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Li Ka-shing defends Hong Kong security law as China's right
[HONG KONG] Hong Kong's richest tycoon Li Ka-shing defended a national security law drafted by Beijing, in his first comment on the proposal that has triggered fresh protests in the city.
The founder of CK Hutchison Holdings was among several billionaires based in the city who rallied behind the draft rule in statements to local newspapers this week, while demonstrators returned to the streets to protest against the mainland's increasing control.
"It is within each and every nation's sovereign right to address its national security concerns," Mr Li, 91, said in a text message sent by his representatives Wednesday. "We probably need not over-interpret it. Hopefully the proposed new law can allay concerns the central government has in Hong Kong and give rise to a positive outlook from there."
China last week announced it would write the new law into the city's mini-constitution, or Basic Law. The step followed months of pro-democracy demonstrations seen as challenging Beijing's authority. After Britain handed over Hong Kong to China in 1997, the territory has enjoyed autonomy under the "one country, two systems" principle backed by Beijing.
China's proposed national security law helped trigger a plunge in Hong Kong's stocks benchmark last week, pointing away from a quick recovery in a US$363 billion economy that's already battling a recession amid the coronavirus pandemic.
The city's economy has also suffered from disruptions as thousands of citizens thronged public areas for months to protest against the mainland government's moves to exert greater control.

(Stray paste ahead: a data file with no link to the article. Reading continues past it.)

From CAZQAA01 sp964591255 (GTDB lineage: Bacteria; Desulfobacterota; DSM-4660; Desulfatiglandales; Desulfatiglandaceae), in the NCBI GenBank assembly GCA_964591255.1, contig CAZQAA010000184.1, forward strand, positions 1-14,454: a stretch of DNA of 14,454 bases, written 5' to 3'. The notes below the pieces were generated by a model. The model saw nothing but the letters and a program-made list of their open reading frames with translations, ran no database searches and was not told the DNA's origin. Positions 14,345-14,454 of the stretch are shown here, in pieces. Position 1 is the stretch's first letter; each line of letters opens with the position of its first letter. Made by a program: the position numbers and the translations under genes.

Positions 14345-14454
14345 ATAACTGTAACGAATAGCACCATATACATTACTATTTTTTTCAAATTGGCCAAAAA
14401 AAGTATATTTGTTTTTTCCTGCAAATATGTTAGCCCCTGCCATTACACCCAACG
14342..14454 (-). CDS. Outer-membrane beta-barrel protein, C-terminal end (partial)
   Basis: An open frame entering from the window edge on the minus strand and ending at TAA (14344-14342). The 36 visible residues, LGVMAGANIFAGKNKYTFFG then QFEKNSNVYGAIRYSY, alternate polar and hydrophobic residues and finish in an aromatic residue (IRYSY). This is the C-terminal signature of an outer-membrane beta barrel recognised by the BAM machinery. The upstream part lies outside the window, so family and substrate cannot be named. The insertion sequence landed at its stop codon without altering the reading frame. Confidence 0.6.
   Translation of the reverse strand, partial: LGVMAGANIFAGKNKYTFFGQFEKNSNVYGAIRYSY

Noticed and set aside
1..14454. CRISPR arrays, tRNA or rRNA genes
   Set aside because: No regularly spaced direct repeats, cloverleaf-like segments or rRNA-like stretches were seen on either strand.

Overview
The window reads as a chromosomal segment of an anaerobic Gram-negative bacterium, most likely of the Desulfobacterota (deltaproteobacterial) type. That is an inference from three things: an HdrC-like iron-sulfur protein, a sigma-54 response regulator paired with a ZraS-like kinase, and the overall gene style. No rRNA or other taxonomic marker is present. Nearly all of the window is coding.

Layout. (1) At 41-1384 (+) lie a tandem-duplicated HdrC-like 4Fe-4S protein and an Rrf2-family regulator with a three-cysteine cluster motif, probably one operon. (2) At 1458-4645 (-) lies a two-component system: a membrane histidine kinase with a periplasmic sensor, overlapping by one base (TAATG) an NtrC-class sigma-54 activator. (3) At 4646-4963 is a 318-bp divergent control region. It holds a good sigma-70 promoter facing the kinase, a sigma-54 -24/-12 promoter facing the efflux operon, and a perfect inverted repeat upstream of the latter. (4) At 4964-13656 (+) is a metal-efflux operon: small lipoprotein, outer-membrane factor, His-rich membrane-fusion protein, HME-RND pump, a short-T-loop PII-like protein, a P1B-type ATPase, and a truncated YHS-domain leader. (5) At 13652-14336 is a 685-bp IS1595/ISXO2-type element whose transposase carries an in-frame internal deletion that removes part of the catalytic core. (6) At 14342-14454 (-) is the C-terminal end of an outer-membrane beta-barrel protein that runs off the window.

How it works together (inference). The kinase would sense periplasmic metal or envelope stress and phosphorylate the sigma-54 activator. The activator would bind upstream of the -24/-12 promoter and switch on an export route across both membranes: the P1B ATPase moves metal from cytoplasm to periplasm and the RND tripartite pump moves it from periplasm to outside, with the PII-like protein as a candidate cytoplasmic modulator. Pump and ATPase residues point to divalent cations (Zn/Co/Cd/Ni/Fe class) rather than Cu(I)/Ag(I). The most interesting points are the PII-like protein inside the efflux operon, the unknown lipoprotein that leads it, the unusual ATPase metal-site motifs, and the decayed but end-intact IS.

After Britain handed over its colony to China in 1997, the territory has enjoyed autonomy under the so-called "one country, two systems" principle backed by Beijing.
Mr Li on Wednesday also called on the Hong Kong government to maintain international trust and strengthen its citizens' faith in the "one country, two systems" principle. Mr Li's elder son Victor Li on Tuesday expressed hope that the new law could help Hong Kong stabilise and recover.
The proposed national security law is expected to pass in the National People's Congress, China's rubber-stamp parliament, before the end of its annual session May 28. Some businesses and lawyers have said the new law lacks details, while China has sought to reassure Hong Kong's judiciary of its continued independence.
A net worth of about US$25 billion makes Mr Li Hong Kong's richest person, and the seventh wealthiest in Asia, according to the Bloomberg Billionaires Index. His fortune has slumped by about US$5.60 billion this year, the second most among Asia's top 10 tycoons.
Leaders of three of the city's largest property developers also signalled support for the proposed law in comments to pro-Beijing newspapers Wen Wei Po and Ta Kung Pao this week.
Raymond Kwok, chairman of Sun Hung Kai Properties and Henry Cheng, chairman of New World Development both said the law can create a safe and stable environment for investment and businesses. Peter Lee, chairman of Henderson Land Development, said the legislation can protect Hong Kong's long-term peace and order.